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Newest art café goes green

Tucked away in an alley between the Royal Palace and Wat Botum, affectionately redubbed “Street 240 and a half” by its new inhabitants, Loven Ramos and his cohorts are busily putting the final licks of paint on the walls of ARTillery, a new gallery, fashion boutique and café set to shake up Phnom Penh’s art scene.


ARTillery is a worthy new project for Ramos – the Filipino-born favourite son of Siem Reap and architect of Art Deli, the 1961 Art Gallery and Poetry Café in his adopted city – who is now gearing up for his first foray into the capital.

“Phnom Penh is growing in leaps and bounds in so many ways, so it’s really exciting to be part of that energy,” Ramos says.

“It’s experiencing a great renaissance, not always in the ways that we like, but it’s certainly growing. That’s what gave me enough confidence to put up my own thing here, especially in the presence of major players like Java, Meta House, Sa Sa Bassac and all that. The art community in Phnom Penh is really growing, so even though you have big players there’s room for growth.”

Ramos’ point man in ARTillery is Jay Fountain, who will be overseeing the café’s operations.

Fountain travelled to Cambodia to visit his sister Emma, a long-time collaborator with Ramos in his Siem Reap ventures.

Ramos and Fountain immediately clicked, and ARTillery was born.

For his part, Fountain is hoping to use his eight years working in haute cuisine back in England to offer a new culinary experience to the café’s patrons.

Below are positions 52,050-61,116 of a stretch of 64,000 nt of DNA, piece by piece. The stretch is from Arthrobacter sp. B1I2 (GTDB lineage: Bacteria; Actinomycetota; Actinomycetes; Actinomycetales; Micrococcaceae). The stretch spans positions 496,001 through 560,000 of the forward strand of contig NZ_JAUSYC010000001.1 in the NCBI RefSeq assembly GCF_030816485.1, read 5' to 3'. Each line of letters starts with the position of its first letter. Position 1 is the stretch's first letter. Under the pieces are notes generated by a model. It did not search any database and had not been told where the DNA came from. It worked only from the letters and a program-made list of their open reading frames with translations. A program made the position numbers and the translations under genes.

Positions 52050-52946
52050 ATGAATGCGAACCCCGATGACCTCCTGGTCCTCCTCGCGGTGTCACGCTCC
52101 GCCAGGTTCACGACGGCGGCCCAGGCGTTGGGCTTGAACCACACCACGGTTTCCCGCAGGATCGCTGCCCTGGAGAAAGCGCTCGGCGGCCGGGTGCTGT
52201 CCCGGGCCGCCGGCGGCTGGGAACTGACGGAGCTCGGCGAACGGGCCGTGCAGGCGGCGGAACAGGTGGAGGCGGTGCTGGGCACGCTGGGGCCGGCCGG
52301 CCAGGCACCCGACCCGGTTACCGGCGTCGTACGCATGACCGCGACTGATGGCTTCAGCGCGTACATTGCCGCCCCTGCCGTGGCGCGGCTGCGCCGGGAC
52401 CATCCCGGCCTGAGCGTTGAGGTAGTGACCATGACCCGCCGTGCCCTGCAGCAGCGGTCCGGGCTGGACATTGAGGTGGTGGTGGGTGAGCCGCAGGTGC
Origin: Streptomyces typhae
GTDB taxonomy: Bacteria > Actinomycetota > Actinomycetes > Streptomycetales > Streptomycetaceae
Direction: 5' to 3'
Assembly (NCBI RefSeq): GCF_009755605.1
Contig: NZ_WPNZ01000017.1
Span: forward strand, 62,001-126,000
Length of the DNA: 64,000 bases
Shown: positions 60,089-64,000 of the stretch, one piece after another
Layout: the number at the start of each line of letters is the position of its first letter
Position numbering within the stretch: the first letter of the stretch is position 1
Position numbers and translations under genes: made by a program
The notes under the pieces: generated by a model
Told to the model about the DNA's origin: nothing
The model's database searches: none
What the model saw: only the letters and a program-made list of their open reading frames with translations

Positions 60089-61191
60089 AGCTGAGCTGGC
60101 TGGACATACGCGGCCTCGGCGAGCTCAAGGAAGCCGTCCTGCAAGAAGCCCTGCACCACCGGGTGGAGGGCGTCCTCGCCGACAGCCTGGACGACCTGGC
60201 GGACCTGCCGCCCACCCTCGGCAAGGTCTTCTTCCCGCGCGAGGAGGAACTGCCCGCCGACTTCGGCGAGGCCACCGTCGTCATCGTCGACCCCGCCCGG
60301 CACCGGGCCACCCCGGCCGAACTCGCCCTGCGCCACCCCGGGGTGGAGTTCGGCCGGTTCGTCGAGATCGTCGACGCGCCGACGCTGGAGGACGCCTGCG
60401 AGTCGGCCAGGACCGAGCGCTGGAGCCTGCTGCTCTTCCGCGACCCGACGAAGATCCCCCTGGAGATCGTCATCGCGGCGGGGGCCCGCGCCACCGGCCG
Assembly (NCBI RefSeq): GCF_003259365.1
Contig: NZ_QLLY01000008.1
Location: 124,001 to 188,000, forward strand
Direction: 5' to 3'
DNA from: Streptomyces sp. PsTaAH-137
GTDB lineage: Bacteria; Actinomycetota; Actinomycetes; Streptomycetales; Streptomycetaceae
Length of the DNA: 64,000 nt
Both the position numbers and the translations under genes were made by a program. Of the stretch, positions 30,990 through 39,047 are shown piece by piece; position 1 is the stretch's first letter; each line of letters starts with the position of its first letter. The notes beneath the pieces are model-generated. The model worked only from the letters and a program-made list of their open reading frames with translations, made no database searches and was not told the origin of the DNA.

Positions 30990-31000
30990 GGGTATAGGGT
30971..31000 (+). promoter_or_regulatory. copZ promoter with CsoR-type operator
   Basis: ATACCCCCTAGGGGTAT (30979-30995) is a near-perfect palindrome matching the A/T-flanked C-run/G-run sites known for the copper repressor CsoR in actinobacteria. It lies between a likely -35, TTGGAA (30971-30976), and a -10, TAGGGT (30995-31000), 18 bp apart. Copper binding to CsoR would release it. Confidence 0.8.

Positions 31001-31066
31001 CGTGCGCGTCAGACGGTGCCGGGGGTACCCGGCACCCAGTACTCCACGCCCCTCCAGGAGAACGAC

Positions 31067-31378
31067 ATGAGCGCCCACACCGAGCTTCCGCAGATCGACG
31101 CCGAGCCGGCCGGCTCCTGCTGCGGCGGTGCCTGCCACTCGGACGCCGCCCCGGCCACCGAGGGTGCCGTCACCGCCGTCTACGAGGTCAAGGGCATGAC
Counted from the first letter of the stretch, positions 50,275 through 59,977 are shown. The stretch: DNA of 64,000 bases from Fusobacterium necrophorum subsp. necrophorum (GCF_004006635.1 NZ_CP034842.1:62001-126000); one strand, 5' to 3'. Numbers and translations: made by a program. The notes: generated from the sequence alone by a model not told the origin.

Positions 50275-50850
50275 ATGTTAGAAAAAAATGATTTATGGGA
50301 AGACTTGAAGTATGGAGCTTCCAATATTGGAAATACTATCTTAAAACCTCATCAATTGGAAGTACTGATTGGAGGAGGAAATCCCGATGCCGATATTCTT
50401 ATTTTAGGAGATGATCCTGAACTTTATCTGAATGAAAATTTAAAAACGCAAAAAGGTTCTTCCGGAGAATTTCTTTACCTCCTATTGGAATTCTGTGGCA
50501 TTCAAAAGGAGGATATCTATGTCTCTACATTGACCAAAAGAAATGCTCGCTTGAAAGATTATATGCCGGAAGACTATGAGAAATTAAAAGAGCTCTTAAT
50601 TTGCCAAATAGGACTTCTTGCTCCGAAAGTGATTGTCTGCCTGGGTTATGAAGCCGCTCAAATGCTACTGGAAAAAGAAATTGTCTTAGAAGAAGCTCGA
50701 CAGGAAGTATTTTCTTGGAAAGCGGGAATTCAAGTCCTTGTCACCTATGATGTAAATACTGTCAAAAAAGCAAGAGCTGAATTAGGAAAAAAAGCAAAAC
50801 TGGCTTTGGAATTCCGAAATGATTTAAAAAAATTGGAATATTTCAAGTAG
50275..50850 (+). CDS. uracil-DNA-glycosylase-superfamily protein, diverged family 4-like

“I’m trying to bring the standard of the food across,” Fountain says.

“We’re going to be doing the artisan coffee, things like what I picked up in England, because nobody seems to be doing that at the moment and it’s a bit different. And obviously it’s interlinked with the artwork we’ll be showing, the clothing we’ll be stocking. So it all sort of mingles into one.”

The consistent theme Fountain alludes to is a result of the pair’s commitment to ecological consciousness, which they want reflected in ARTillery’s operation.

Not only will the café exclusively stock produce from Cambodia’s only accredited sustainable farm, the duo is aiming to only stage artists with a ‘green’ theme.

Their debut exhibition will feature artworks composed of found objects by Cambodian artist Savann Oum.

Future exhibitions will feature a photographer creating prints with environmentally friendly materials like chlorophyll, and an illustrator mounting his drawings on discarded tissue paper from Starbucks.

ARTillery will also a dedicated store for Super Sovann, a superhero created by Ramos on Facebook which proved to be a runaway hit with Cambodia’s youth.

Of all of Ramos’ endeavours, he’s clearly most proud of his cartoon creation, a reflection of his love of Cambodian culture as well as his interactions with the people of his spiritual home.

“It’s almost like Khmer pride,” says Ramos, “along with how it is living in Cambodia both as an outsider, and as a Cambodian trying to bring Cambodia to the eyes of the world.”

“Now I’m starting a more Phnom Penh-centric line of Super Sovann posters and postcards. You know, I never actually fell in love with Phnom Penh until I started being here for more than three days at a time. You don’t really uncover the real beat of Phnom Penh until you get in the groove of it. Now I’m officially hooked, I’m an official fan.”

ARTillery is located on Street “240 and a half”, by Wat Botum off Street 240. The café will begin serving on Friday, March 23. The ARTillery Gallery’s official opening party will be held Sunday, March 25, at 6:30pm, with a performance by Australian singer/songwriter Amanda Bloom.



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